They’d caught him surveilling a dead drop being used by one of their spies, a man believed to be working inside Stellarize Marté to steal corporate secrets and sell them to Earth Intelligence. He thought he’d found a perfect observation point behind a row of dumpsters in the mouth of the alley across the street from the drop. The best he could figure was that they’d spotted him from above, either with a drone or from a window in the building behind him.

He should have told his father what he was doing. He knew that now. A fatal mistake. The old man would be very, very disappointed.

His mind began to wander, and after a long while he realized he was on his knees, slowly rocking from side to side.

It was very cold. He couldn’t breathe.

He thought about his girlfriend, Marissa. He loved her so much. The future with her had looked so incredibly bright.

He thought about his parents, how sad his mother would be and how guilty his father would feel for having allowed him to join the Service in the first place.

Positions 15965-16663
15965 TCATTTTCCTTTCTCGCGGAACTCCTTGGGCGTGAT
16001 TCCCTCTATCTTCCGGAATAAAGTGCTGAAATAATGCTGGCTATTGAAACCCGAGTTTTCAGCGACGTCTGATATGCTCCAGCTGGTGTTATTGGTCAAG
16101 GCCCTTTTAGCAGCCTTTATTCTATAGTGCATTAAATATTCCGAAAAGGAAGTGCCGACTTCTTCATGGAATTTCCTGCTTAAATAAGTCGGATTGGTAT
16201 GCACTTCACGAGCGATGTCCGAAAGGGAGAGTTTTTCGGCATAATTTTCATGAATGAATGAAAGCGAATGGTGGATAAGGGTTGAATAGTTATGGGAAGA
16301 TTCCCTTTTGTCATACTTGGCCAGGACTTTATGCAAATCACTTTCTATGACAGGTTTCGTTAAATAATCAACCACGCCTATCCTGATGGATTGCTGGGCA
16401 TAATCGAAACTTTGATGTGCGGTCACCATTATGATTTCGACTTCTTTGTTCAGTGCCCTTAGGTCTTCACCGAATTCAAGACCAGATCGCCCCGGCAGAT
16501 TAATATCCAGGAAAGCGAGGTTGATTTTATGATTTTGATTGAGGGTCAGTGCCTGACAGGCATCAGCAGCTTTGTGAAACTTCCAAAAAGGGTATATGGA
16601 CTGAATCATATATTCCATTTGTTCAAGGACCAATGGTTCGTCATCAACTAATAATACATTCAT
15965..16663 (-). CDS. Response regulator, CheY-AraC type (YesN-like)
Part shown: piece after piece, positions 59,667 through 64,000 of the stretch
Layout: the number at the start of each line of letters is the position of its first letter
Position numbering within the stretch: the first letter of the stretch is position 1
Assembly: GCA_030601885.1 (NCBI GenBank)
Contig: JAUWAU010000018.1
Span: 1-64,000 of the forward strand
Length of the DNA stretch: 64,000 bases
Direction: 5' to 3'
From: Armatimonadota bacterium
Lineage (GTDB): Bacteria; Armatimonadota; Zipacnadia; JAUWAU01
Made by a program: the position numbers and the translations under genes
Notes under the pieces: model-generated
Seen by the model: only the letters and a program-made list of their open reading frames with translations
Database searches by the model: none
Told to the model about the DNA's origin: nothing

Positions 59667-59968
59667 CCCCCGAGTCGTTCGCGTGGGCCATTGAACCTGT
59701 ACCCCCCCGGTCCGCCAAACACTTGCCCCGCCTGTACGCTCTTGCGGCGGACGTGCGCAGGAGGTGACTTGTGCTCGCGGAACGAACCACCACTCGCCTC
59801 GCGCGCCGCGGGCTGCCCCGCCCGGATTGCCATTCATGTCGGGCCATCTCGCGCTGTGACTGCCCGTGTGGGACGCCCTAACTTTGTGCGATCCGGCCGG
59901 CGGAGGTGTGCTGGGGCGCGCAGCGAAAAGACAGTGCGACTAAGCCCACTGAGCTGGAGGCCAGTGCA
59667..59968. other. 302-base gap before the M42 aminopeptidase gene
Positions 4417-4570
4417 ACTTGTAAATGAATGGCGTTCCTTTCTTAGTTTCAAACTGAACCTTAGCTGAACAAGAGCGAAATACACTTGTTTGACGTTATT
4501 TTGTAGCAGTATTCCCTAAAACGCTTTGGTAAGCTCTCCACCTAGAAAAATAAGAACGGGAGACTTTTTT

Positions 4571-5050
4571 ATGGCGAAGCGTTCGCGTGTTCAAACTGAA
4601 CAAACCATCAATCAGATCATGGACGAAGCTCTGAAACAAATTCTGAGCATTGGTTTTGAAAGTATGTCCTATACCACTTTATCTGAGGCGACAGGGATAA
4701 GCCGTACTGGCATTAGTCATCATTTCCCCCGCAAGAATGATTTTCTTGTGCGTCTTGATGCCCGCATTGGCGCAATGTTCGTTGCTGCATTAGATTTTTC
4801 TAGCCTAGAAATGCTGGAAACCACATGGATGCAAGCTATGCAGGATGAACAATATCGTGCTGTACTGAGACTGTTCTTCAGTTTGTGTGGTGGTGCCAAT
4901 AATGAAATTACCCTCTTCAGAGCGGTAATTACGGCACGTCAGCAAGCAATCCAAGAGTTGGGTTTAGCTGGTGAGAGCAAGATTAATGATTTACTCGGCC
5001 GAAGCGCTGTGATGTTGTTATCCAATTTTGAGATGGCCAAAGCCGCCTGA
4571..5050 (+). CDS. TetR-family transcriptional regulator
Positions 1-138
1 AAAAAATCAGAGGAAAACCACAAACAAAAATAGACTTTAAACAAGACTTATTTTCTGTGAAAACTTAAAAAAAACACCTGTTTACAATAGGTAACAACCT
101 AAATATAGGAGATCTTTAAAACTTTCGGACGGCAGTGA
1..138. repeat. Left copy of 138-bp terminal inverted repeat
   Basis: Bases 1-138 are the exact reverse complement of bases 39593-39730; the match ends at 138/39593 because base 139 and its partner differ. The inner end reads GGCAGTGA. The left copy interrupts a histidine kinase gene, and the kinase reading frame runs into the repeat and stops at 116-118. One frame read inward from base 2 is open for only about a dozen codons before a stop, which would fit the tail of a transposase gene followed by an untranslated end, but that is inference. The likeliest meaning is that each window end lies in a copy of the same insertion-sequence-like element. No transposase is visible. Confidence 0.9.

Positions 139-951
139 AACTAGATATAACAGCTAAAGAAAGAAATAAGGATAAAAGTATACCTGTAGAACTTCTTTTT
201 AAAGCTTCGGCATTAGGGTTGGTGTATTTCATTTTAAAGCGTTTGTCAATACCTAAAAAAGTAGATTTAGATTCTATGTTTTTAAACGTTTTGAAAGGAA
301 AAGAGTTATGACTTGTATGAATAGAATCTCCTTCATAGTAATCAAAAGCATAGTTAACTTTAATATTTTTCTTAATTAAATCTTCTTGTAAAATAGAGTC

He closed his eyes and listened to music inside his head, a song he’d never particularly liked but that seemed to insist on dominating his mindspace right now.

He opened his eyes and saw dirt pressed up hard against his helmet visor.

He’d fallen forward, apparently.

He closed his eyes again.

Before long, he fell into a deep sleep from which there would be no awakening.

Elysium City — NW Quarter, 86B Street, Block 17

He watched from the shadows with his only eye, unbothered by the passage of time. He’d been here for hours, perfectly still, scanning the wicast bands, listening to faint sounds around him, watching for movement.

The only significant activity had occurred ten hours ago, when a squad had surrounded a young man hiding behind the dumpsters at the other end of the alley. After a brief scuffle, they’d pulled out their captive and marched him away, unaware that they were being observed.